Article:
My soup arrived in a chubby-cheeked cherub-faced teacup chipped at the footing and winking at me with eyelashes that said, "Bailey's." The sublime murmur that escaped my lips when I sipped the soup caused Gary to flag down the waitress and request a cup for himself. A Blue Danube cup held his soup. We sipped and smiled at the whimsical air of the place. Upon finishing the soup (yes, Gary drank the last like a beverage; no, I did not), I looked up at the Renoir print in the corner and then looked around at the array of customers. I guess I expected to see a slumped over Hemingway at the other corner of the bar, drinking red wine from a juice glass to match those in front of some of the other patrons. Over in that back booth of cracked red leatherette I surely espied James Joyce gazing off in the distance. Did I just see Picasso come in the back door with a painting as payment for his dinner? The ghosts of artists and writers crowded the tiny cafe, feasting on the inspiration that emanated from the very confidence of those that birthed Diego's eatery.
By the time our entrees arrived I could hardly eat. Conversation about art and music and literature bubbled forth from me. Our date night locale had carried us far away from the daily worries of the economy, our children's future, the burning state of the state. My flirty red dress, handsome husband, and delicious entree gathered me into the bosom of magical moments suffused with hope and inspiration and promise. The grilled chicken, roasted veggies, and sublimely delicious potato cake (crisply grilled on both sides but creamy divine in the middle with just a hint of garlic ... ooooooohhhhhh) nourished far more than the hunger that dwells in the stomach.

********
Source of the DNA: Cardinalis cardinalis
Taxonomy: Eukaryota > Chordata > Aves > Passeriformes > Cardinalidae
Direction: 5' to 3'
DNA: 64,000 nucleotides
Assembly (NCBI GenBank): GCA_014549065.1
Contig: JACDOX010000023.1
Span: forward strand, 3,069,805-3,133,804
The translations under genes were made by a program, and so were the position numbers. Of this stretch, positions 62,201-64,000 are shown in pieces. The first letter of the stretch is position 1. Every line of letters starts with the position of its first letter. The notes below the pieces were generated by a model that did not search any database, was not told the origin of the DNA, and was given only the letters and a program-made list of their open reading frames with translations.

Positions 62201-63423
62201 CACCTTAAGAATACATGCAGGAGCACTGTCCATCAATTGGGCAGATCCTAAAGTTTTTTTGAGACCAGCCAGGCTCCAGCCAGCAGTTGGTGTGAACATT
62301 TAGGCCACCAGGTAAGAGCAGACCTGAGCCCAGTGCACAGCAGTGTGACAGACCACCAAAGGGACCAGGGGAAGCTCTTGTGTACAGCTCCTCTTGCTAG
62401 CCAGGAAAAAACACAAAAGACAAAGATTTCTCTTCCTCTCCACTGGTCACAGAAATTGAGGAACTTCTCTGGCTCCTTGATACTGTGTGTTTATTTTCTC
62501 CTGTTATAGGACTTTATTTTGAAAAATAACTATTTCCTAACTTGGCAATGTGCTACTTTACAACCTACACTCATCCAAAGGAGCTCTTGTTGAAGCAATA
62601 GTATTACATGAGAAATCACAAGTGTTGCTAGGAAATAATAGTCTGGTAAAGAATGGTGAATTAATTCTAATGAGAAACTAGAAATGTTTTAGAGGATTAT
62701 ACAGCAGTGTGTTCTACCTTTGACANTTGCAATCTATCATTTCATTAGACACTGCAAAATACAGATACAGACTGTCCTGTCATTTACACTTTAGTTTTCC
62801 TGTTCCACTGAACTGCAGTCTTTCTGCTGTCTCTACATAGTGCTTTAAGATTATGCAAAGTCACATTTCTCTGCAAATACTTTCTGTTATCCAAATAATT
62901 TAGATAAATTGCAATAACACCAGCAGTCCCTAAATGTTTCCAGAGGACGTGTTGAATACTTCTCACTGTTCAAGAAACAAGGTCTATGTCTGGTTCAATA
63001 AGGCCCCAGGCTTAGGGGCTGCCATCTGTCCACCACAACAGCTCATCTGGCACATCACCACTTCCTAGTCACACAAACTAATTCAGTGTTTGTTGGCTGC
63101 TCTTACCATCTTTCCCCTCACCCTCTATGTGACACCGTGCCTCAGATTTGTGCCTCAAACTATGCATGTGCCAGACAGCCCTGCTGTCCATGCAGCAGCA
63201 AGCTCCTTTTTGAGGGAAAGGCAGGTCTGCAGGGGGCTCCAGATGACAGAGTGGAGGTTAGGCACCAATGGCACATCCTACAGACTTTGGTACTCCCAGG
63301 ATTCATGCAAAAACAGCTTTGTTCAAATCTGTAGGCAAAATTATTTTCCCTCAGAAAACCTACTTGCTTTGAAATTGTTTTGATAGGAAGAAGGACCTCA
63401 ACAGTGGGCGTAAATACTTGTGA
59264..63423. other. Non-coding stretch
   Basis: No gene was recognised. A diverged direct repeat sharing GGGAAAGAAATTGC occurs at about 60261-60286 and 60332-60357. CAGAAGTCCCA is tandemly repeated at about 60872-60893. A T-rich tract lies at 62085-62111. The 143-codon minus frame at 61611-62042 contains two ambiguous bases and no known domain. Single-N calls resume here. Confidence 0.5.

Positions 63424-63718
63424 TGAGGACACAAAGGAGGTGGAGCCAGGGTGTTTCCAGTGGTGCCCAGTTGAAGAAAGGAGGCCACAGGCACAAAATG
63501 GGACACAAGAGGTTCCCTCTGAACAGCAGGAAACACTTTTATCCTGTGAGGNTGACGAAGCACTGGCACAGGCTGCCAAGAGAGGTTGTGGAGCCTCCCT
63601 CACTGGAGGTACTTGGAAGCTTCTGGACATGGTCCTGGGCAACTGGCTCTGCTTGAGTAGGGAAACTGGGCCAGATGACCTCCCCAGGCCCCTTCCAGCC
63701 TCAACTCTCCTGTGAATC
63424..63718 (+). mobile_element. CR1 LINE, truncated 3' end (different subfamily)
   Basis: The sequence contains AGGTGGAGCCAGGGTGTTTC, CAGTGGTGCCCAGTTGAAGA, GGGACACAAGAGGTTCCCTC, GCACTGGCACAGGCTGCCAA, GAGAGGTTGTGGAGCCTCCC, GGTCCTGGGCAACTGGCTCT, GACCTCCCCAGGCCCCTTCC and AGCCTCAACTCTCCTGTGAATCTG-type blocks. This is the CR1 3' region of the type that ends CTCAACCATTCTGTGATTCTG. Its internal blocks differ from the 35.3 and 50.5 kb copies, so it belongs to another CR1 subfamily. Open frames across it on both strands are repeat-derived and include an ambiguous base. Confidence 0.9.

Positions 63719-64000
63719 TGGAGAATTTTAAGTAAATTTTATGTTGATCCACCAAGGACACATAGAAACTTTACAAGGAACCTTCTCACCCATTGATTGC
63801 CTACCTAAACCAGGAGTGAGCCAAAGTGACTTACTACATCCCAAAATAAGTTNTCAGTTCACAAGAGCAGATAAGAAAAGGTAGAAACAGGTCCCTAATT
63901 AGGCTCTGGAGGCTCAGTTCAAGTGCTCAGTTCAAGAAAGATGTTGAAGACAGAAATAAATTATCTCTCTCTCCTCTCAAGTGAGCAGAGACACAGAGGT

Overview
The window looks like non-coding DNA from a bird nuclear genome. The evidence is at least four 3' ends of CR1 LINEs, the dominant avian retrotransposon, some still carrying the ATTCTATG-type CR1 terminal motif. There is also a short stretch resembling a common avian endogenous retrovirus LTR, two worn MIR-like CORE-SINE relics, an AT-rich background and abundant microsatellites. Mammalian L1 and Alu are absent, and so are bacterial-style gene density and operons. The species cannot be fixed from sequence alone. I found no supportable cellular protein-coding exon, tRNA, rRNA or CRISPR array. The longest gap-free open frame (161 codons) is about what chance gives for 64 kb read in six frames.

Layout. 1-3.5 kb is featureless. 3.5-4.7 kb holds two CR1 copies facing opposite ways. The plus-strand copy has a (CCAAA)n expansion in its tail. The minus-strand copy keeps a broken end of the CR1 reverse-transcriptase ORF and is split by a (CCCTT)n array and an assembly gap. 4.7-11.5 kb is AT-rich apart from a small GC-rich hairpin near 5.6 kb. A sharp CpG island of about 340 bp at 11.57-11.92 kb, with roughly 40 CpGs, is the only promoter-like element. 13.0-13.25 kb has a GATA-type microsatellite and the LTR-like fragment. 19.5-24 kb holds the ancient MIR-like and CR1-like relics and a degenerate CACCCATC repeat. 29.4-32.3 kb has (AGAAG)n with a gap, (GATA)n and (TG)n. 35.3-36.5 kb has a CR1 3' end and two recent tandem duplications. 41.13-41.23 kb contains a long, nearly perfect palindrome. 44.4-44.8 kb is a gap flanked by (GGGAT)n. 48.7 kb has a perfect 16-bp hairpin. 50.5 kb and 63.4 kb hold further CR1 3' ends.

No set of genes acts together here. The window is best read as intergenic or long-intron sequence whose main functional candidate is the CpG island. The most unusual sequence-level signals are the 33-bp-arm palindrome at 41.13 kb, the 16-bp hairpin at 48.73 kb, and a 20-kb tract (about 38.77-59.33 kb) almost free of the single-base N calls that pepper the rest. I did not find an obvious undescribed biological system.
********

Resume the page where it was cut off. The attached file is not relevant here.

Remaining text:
As we finished up the final morsels the waitress came back by to offer dessert. We nodded like eager children standing before Mary Poppins, and she dropped off menus with the disclaimer that they had run out of "Chocolate Fix" and "Tres Leches Cake." No chocolate ... hmmmm ... okay, what else can I find? We perused and lobbied and wondered our way through the menu. We agreed to split one dessert in order to avoid gluttony (but that menu strongly tempted us down that sinful path). I cast my vote for something that hearkened of Florida Keys/Hemingway: Key Lime Pie in a graham cracker/gingersnap crust. Gary nodded enthusiastically. The pie arrived swiftly and disappeared in like fashion. (I didn't moisten my finger and dab up the crumbs left lying on the plate ... but that temptation existed.)
When the check arrived we both looked at it with trepidation. Would the clink of change or the swipe of a credit card break the spell? I looked around one last time, drinking in the minutest of details. With tip added to tab and the pen laid to rest we had no alternative but to push back the goofy chairs, walk across the warped floor, and exit the modest building which once housed a TV sales and repair shop. As we drove away I looked back wistfully.
I haven't been back down that street since last week, but I hope against all hope that I will once again find that magical entrance and dine at Diego's amongst the many ghosts of artful life.
* * *[A portal to Diego's Restaurant can be found here. Take your own journey through the mouth-watering menu, read the touching history, and dream of coming to Grass Valley for your own magical meal.]